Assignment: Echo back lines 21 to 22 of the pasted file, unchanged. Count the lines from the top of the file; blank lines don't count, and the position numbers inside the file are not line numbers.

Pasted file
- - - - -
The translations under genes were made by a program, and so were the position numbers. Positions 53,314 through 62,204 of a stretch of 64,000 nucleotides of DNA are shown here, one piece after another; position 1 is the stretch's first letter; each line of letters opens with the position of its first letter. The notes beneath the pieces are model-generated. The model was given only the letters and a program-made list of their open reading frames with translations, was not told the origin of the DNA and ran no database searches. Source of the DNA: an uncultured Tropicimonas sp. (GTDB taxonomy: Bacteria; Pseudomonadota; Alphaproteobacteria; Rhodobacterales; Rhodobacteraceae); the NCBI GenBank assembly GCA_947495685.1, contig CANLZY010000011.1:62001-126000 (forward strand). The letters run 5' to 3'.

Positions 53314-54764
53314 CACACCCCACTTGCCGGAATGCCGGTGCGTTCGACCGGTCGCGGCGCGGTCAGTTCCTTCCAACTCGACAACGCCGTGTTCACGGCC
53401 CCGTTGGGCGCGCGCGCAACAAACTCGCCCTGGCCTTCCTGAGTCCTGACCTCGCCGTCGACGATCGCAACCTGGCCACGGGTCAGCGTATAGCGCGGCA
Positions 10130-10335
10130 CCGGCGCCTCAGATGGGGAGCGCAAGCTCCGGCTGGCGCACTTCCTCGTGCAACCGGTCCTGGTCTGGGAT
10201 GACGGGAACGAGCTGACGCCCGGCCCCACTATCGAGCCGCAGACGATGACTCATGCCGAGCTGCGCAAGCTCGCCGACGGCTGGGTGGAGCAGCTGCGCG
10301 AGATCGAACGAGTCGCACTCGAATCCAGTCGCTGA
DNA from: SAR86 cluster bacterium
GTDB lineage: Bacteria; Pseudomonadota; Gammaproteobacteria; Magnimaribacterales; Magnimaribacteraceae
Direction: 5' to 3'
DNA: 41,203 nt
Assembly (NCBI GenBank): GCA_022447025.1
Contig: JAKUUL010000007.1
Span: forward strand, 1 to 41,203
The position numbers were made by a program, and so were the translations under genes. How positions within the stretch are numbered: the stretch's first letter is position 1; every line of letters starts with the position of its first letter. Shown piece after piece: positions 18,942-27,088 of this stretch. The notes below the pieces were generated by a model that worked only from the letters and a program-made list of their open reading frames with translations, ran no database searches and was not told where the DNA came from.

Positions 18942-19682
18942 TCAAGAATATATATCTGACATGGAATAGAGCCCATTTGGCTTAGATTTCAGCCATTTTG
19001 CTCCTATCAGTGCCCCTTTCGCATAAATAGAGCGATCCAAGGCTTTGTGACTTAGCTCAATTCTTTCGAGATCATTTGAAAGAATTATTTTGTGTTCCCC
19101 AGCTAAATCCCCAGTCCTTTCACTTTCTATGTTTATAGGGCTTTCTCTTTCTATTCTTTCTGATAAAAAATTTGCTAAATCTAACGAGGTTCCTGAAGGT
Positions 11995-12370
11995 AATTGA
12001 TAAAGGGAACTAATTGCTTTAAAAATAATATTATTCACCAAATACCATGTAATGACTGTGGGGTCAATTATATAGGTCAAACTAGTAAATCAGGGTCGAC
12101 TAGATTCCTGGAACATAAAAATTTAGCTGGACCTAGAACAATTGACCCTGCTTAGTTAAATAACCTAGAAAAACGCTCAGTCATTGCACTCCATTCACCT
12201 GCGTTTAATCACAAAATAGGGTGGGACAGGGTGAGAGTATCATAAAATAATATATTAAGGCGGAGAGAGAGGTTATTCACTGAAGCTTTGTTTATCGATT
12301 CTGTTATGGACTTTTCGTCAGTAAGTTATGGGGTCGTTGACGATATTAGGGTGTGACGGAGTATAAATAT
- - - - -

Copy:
Positions 11995-12370
11995 AATTGA